I promise that after this week I won’t focus so much on the Mifi and this Sprint 3G service. From an early Wednesday morning perspective here’s what I’m seeing for performance.
As you can see I tried tests against several servers in different locations. The test to the server in Chicago was markedly better than the others, with a ping time under 100 ms.
Open source software is a really wonderful idea. And if you like that then open source hardware should prove to be attractive as well. The folks at the Village Telco Project in South Africa have recently posted an interesting bit about assembling a mesh network for telephony, based upon David Rowe’s Mesh Potatoe hardware.
This is very interesting stuff. I get a big kick out of anything that goes into concerns where the commercial telcos just can’t be bothered. As a topic area, that’s actually a surprisingly large amount of ground, despite their beloved USF slush fund.
The .e4 blog has a good new post on power-over-ethernet, which I see as an often overlooked area of SOHO VoIP. It goes into some detail P.O.E. network switches, power management and mid-span P.O.E injectors.
Just last week we suffered a power outage that took down my entire office for about two hours. That is, it took down everything that wasn’t on the UPS. At the time I was on a tech support call with a customer. Happily, my IP650 and all the core network components get UPS power, some via P.O.E.. The UPS power only lasted about 45 minutes, but that was enough to let me resolve my tech support situation.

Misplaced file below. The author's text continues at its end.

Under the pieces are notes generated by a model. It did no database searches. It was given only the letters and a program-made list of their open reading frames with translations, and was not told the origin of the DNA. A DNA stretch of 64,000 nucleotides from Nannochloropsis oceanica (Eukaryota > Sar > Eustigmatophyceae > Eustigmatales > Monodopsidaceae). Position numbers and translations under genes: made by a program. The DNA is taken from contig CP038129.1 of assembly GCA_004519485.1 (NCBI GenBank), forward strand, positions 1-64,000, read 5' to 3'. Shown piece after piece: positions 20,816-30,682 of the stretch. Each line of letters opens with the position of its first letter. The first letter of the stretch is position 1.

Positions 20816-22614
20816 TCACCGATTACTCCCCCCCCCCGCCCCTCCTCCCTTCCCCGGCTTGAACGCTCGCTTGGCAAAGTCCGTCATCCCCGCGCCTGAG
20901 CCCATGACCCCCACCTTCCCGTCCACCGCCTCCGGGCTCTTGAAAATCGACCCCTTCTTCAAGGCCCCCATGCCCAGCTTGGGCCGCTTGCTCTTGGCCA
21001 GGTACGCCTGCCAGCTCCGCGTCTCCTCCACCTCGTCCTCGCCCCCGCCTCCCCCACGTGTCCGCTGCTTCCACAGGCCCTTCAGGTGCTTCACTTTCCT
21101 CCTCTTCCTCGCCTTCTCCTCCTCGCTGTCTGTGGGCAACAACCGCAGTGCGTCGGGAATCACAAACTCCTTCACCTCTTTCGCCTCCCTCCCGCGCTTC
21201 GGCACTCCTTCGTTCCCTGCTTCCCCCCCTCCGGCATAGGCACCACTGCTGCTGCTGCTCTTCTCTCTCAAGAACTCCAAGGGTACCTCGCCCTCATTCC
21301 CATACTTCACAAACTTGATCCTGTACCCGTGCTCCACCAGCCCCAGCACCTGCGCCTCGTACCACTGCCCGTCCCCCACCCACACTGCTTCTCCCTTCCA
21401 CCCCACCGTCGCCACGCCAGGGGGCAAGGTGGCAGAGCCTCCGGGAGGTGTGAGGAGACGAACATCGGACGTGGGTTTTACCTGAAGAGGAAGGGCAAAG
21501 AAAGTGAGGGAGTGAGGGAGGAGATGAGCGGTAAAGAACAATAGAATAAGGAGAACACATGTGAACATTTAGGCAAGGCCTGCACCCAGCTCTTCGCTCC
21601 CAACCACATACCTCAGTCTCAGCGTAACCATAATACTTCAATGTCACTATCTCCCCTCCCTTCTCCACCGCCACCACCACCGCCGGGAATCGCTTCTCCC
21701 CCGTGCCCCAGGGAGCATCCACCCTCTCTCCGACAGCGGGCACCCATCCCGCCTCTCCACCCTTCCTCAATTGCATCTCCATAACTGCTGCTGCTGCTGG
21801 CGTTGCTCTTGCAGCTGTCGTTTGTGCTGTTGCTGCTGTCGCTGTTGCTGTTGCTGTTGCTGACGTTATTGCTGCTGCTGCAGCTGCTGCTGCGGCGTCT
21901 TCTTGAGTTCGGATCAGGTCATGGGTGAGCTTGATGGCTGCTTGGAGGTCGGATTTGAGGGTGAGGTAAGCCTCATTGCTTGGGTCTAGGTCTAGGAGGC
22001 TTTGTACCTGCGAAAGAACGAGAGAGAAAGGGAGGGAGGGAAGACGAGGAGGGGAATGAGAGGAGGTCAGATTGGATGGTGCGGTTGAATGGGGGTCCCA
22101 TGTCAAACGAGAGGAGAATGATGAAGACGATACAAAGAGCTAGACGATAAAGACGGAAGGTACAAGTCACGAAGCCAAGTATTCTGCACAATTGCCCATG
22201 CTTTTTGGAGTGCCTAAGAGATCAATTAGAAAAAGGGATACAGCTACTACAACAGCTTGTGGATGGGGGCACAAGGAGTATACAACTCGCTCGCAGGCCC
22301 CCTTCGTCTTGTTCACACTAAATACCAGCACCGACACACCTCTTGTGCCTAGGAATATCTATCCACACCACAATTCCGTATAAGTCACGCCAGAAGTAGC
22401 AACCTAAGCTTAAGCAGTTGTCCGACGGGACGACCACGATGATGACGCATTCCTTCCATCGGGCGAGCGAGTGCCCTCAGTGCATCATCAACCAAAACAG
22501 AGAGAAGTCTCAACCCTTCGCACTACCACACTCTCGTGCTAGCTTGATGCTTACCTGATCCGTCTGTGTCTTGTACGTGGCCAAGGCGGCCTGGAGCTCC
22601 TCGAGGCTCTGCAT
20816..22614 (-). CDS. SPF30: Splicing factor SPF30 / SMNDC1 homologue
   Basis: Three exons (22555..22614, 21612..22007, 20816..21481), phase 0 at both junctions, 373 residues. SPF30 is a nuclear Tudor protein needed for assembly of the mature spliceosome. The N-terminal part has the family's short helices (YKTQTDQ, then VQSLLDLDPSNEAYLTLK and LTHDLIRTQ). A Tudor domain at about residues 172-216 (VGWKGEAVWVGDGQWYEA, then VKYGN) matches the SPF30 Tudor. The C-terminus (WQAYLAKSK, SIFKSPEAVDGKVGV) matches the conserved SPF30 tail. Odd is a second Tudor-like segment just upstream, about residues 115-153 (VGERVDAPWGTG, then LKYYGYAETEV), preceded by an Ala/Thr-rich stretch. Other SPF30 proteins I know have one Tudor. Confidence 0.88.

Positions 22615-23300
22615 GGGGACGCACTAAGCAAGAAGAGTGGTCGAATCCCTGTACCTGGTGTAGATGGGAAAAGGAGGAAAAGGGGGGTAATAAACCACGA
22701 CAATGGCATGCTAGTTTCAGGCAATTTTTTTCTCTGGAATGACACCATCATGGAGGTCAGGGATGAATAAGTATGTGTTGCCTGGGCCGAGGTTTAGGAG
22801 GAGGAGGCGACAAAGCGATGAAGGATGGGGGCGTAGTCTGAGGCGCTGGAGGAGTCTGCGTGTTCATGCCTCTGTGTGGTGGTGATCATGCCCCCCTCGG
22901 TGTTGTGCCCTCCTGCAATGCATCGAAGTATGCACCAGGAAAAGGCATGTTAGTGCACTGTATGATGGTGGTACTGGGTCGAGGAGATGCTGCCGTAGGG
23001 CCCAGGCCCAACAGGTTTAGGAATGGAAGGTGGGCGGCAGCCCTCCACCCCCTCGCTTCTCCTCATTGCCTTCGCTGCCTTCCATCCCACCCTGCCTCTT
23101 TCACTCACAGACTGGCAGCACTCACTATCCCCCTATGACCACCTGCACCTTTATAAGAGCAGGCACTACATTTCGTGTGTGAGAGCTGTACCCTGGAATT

While some of our larger offices have P.O.E. capable network switches I use a couple of simple single-port mid-span power injectors from Aastra. Why? They’re simply a better, and more cost effective solution for my small office. I only need to power a couple of devices over the ethernet, just my Polycom desk phones. However, I need gigabit ethernet bandwidth in a number of places. POE capable gigabit switches were on the expensive side when last I reworked the office network. In contrast, single port power injectors can be had for around $40 each.
It started out an uneventful day, the third day in an entire week that I expected to spend in my home office. That’s something of a rarity in recent times. I was enjoying it, catching up on matters around here, and addressing tech support calls as they arose. I was on just such a call when, to my considerable surprise, the power went out.
The sudden loss of power is not enough to disrupt my phone call beyond my own expression of surprise. As I’ve documented elsewhere, I’ve taken steps to ensure that critical infrastructure around here is on a UPS. To paraphrase Frank Herbert, “The electrons must flow.” In fact, it occurred to me that this afternoon was an opportune time to ascertain just how sound my planning had been.
From my Facebook page comes this comment from Gary Mark about our new NAS.
Okay, so why do you need this Mike? Can’t you RAID a couple big disks into your desktop and run it like a server? You’d save another 500 bucks doing this.
In fact for the past couple of years I’ve had a mini-tower PC living in a closet acting as a file server. It wasn’t really a server as it was a pretty limited little box. It had an AMD 1800+ CPU, 512 MB memory and four 300 GB IDE drives on a Promise RAID controller. In RAID 5 it gave me around 860 GB of storage. It actually started out with four 120 GB drives long ago and had been upgraded once already.